The Original Sin

The scriptures are a rich source of wisdom. Predating legislation as we know it, they provided guidelines for decent conduct and common law at a time when penal codes and prisons had not been invented yet. The early religions took it upon themselves to conceptualize punishment for disorderly and anti-social conduct in the form of purgatory and hell. God was presented as an omniscient and mostly unforgiving father who would inflict judgment from above as punishment for transgressions against society. Fear of God was used to threaten and intimidate people into submission. Personal and interpersonal consequences in the form of shame, guilt, and blame became a readily available by-product to be used for further manipulation of children (and adults, too).
Bible tales are lovely for their symbolic content, but the concept of the original sin can be troubling unless it is understood within the only meaning that could possibly make sense – as the human condition of being born ignorant and flawed, and with instincts and impulses for aggressive and sexual behaviors, which can engender suffering. No matter how smart and kind we are, no matter how much we have learned, we make mistakes, we hurt others and ourselves.
Throughout life, all of us are subject to errors in thinking and free to learn from it or not. How could God have created us this way? The answer is to be understood within the larger context of life - we are alive and life means change. Everything in this universe is possible – the whole rainbow of possibilities, all in constant motion. There is no stagnation - subject to the linear progression of time, everything must grow or wither, evolve or deteriorate. Animals follow their survival instinct to sustain their own life and preserve their species, but humans are endowed with awareness and the power of choice – introducing complexity and ambiguity. Mental constructs and perceptions come into play on the basis of intelligence and experience. Priorities and consequences are to be considered. We are to make decisions without sufficient information, and then… we are held responsible.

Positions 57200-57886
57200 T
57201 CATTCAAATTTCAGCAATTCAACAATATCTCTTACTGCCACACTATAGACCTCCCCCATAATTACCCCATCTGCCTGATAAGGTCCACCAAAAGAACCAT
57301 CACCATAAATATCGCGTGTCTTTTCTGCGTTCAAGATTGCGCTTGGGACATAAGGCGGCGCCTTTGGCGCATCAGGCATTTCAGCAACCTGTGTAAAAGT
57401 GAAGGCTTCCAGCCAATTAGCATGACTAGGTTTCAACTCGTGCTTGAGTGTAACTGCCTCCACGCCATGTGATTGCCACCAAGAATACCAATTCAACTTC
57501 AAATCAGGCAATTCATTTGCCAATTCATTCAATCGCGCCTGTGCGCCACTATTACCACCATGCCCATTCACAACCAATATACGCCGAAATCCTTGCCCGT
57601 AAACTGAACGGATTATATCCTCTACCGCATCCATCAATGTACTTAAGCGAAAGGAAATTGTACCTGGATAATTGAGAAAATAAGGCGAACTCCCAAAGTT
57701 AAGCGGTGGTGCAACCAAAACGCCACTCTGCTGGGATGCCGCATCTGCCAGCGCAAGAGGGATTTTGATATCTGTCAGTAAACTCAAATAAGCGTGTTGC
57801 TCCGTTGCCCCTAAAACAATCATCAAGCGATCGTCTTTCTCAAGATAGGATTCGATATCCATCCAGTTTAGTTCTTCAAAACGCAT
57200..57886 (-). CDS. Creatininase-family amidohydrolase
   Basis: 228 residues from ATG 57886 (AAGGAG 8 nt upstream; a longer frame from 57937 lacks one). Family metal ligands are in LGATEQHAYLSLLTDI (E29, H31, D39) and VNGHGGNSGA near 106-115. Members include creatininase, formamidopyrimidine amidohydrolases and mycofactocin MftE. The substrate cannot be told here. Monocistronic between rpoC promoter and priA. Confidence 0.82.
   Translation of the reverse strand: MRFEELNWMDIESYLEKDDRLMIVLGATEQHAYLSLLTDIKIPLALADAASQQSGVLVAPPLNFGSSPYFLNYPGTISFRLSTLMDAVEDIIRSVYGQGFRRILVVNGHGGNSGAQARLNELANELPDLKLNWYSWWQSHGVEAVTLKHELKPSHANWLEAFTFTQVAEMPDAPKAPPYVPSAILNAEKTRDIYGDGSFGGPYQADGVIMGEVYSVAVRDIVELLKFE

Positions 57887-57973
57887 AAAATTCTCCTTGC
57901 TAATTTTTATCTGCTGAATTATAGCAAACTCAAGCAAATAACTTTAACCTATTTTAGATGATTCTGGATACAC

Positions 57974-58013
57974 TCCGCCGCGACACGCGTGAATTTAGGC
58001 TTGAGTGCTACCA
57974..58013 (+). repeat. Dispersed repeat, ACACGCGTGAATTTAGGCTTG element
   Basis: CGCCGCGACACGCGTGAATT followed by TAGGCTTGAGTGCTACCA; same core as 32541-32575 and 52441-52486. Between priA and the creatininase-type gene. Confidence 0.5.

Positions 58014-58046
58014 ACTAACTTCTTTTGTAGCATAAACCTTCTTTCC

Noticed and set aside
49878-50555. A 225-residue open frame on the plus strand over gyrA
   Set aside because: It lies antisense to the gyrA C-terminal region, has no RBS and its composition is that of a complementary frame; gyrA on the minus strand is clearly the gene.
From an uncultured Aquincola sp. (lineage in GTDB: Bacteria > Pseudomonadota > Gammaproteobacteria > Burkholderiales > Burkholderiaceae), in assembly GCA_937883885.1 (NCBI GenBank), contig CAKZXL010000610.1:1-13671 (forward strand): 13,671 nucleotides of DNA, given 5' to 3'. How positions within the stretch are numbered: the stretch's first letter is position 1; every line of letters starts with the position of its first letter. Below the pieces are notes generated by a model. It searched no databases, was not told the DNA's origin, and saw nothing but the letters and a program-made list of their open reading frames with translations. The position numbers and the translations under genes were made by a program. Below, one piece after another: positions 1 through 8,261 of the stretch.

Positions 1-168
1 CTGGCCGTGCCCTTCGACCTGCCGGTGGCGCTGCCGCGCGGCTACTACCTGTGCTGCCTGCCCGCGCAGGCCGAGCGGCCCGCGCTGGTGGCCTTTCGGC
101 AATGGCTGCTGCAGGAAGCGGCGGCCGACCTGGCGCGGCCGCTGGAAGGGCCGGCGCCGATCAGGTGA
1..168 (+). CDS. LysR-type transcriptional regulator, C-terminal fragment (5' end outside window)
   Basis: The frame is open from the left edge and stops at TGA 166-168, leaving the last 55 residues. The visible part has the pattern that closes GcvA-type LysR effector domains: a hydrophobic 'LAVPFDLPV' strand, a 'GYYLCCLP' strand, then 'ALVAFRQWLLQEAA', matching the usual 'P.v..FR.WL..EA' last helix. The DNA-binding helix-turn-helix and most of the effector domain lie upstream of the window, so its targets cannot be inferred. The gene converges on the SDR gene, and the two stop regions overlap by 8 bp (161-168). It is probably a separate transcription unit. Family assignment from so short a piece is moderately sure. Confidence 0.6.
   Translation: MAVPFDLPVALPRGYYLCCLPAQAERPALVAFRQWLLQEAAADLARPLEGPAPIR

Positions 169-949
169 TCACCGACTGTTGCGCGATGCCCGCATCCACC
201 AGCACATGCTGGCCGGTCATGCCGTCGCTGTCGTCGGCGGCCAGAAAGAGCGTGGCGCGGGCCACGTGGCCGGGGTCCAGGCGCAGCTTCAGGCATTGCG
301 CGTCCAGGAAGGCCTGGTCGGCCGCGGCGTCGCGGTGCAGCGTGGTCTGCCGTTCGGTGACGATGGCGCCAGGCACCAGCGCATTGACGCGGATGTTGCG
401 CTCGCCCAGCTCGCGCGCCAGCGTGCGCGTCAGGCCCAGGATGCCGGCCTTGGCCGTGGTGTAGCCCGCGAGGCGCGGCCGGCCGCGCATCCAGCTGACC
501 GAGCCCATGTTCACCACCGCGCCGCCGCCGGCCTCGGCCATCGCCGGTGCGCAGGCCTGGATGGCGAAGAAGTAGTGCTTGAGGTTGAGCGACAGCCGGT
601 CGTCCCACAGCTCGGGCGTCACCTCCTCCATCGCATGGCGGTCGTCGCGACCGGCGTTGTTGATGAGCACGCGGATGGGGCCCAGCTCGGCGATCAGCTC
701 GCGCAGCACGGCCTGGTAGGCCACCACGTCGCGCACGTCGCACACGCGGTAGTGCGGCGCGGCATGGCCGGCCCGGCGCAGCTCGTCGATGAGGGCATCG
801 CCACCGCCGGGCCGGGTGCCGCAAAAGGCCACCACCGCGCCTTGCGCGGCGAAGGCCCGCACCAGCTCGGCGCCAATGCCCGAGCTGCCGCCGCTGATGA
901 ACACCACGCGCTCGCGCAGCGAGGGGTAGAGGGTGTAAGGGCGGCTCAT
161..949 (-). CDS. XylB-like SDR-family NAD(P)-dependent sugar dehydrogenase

On the other hand, if we would know the whole truth, our thinking process would be dispensable and freedom would be lost - we would have to do the right thing at all times without maturing and evolving toward a higher level of consciousness. If we were perfect and all-knowing… we would not be human. We would not learn, grow, change, improve understanding, and acquire wisdom through life’s struggles. As it is, we develop intuition and a sense of self through discernment, while navigating through the labyrinth of the unknown, unsure of the route taken. Basically, our imperfection is the perfect equipment for making this whole earthly journey exciting and worthwhile.
Some of us are born with a clear and astute mind, grow up in a loving and nurturing environment – and proceed to have good productive lives, giving back to the world what we were given. Others may be born with an emotional imbalance and/or addictive tendencies – and the urge to seek relief. Some people are subjected to abuse or neglect in childhood – and may go through life confused and in need of expressing the pain they had to endure.
Whatever the case may be, we are all doing our best with the cards we have been dealt. Nobody seeks failure. The creative force that created this amazing universe could not punish us forever in some afterlife for being as we were created. It makes no sense. We could call it the human condition instead of original sin. We could look at ourselves just like our children – with room to learn, grow, heal, and make some choices along the way. We are free to welcome and humbly accept human nature as is, even though humans may not be endearing on the whole, even when human behaviors are objectionable. Our lives may not all look pretty and our actions may not seem right all the time, but one could choose a good attitude and be grateful for some of the good stuff, while practicing forgiveness and compassion. What if judgment day never comes?